F. Roger Devlin writes: Stephen Baskerville’s Taken into Custody details for us the brutal police-state machinery which has grown up in the past forty years to encourage, enforce, and profit from it. Here is the reality behind such commonplace euphemisms as “marital breakdown” and “custody disputes”:
A man comes home one day to find his house empty. On the table is a note from his wife saying she has taken the children to live with her sister or parents or boyfriend, or to a “battered women’s shelter.” Soon after comes a knock on the door. He is summoned to appear [at] a family court within a few hours. In a hearing that lasts a few minutes his children are legally removed from his care…and he is ordered to stay away from them most or all of the time. He is also ordered to begin making child support payments, an order is entered to garnish his wages, and his name is placed on a federal government database for monitoring “delinquents.” If he tries to see his children outside the authorized time, or fails to make the payments, he can be arrested. Without being permitted to speak, he is told the hearing is over…
The man may be accused of domestic violence or child sexual abuse, in which case there may be no hearing at all…but the police will simply come to the door and order him to leave his home within hours, or minutes, even if no evidence has been presented against him…The man may also be ordered to pay alimony and the fees of lawyers he has not hired and threatened with arrest if he refuses or is unable…If he refuses to hire a lawyer he will be ordered to pay his spouse’s lawyer. Either way, he will pay $50,000–$150,000 and possibly
much more…If he refuses to answer questions or pay he can be jailed without a trail…If he objects, he can be ordered to undergo a psychiatric evaluation.
At his “trial,” he will be interrogated about the most intimate details of his family life.
And no answer is correct. If he works long hours, he is a careerist who neglects his children. If he cares for his children, he is failing to earn as much income for them as he might. If he disciplines his children, he is controlling or even abusive. If he does not, he is neglectful. If he does not bathe them, he is neglecting them. If he does, he may be molesting them.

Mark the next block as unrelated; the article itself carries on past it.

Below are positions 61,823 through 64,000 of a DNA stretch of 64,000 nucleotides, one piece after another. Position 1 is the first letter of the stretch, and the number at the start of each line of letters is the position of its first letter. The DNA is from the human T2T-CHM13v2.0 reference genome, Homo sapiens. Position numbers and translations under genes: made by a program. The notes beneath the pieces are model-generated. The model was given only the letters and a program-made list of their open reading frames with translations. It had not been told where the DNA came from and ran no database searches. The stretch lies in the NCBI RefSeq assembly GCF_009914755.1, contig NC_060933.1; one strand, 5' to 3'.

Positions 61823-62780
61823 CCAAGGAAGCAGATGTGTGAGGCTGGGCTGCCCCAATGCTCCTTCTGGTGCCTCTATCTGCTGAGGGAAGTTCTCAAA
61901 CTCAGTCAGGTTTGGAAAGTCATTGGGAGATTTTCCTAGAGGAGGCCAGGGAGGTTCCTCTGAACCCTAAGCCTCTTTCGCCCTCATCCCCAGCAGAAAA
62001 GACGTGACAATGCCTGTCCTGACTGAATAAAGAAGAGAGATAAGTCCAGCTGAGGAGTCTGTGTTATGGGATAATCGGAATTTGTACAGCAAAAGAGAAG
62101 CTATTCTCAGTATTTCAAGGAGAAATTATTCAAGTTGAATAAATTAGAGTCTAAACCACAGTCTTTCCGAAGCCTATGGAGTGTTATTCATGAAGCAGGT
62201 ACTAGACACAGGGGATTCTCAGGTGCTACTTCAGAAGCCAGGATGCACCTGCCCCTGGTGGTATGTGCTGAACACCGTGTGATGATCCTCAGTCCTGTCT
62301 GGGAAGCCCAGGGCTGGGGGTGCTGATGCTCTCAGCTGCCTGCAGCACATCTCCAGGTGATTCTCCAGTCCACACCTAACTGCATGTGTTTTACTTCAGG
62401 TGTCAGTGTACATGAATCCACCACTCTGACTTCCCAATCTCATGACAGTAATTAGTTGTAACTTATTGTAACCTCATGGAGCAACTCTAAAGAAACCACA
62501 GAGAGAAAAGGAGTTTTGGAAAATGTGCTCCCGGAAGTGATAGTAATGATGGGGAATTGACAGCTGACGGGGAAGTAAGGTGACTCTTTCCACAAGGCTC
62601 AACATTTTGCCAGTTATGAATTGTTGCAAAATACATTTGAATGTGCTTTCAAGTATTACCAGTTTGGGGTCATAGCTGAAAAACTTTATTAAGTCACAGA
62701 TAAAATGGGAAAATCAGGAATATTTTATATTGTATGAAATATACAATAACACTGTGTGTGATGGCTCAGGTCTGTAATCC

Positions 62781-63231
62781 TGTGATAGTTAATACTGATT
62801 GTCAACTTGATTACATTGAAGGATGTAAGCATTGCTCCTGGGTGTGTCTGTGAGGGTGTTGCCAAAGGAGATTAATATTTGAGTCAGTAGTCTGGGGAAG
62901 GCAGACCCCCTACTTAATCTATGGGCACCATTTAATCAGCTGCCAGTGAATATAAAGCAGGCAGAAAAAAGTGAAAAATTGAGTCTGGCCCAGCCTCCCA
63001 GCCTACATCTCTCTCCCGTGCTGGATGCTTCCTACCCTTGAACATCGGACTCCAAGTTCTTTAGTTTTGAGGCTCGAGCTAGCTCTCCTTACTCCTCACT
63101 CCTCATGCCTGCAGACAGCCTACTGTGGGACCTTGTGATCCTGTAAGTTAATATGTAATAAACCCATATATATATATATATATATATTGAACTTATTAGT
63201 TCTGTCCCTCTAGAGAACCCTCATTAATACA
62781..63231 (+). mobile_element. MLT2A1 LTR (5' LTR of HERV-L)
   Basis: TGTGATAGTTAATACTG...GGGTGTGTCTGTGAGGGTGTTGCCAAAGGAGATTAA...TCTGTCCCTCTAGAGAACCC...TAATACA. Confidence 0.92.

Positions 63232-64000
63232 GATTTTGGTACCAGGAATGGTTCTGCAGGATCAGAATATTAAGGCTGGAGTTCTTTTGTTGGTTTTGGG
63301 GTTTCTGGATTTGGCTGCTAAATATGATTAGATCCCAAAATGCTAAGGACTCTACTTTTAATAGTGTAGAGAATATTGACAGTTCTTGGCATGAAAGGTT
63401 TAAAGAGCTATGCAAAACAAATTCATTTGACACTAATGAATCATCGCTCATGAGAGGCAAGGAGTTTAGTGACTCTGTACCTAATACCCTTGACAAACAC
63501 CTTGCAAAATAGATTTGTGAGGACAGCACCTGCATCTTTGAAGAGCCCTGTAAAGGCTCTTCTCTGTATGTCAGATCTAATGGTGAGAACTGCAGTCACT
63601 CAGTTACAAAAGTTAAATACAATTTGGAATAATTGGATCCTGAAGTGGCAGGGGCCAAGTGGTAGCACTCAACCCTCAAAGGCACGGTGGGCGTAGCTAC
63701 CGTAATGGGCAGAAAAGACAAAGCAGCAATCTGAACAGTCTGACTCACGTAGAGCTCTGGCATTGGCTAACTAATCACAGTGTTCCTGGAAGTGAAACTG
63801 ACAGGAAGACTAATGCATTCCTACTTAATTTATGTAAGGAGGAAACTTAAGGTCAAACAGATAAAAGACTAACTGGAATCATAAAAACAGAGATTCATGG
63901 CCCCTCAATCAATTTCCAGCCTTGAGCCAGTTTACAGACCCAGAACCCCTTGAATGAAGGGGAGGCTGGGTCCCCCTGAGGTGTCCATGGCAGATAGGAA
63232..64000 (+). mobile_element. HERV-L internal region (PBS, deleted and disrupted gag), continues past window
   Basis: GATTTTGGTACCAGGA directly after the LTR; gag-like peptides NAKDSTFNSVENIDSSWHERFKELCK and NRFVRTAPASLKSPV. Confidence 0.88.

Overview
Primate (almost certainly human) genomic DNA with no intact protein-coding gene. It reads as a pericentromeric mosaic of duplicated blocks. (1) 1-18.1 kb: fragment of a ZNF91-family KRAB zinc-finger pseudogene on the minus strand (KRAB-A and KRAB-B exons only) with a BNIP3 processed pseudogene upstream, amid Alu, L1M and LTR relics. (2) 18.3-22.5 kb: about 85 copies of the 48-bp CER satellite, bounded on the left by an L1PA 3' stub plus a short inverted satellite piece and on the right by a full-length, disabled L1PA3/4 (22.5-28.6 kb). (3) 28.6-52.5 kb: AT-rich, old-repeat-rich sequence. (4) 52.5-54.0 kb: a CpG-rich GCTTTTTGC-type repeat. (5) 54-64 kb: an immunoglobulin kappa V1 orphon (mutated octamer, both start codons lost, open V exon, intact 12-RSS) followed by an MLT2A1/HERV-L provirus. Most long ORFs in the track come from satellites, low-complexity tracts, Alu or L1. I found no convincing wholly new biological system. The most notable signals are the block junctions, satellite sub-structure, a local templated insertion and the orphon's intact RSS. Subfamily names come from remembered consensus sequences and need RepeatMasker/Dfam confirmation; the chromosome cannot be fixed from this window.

All this costs him “$400–$500 an hour, and the ordeal lasts as long as the lawyers and judge wish to drive up the fees.” Whatever the outcome of the trial, for the rest of his children’s childhood they and he will live under constant surveillance and control by the court. He will be told when he can see his children, what he can do with them, where he can take them…what religious services he may (or must) attend with them and what subjects he may discuss with them in private…He can be ordered to work certain hours and at certain jobs, the earnings from which will be confiscated…If he loses his job or is hospitalized he will be declared a felon and jailed for failure to pay child support. His home can be entered by officials of the court…His financial records will be demanded and examined by the court and his bank account will be raided…His children can be compelled to act as informers against him. He can be ordered to sell his house and turn the proceeds over to attorneys he has not hired.
Baskerville notes that the very monstrousness of the injustices being committed against fathers prevents some people from accepting that they are taking place. A common initial reaction to the horror stories is “if things are really as bad as that, wouldn’t we have heard about it before now?”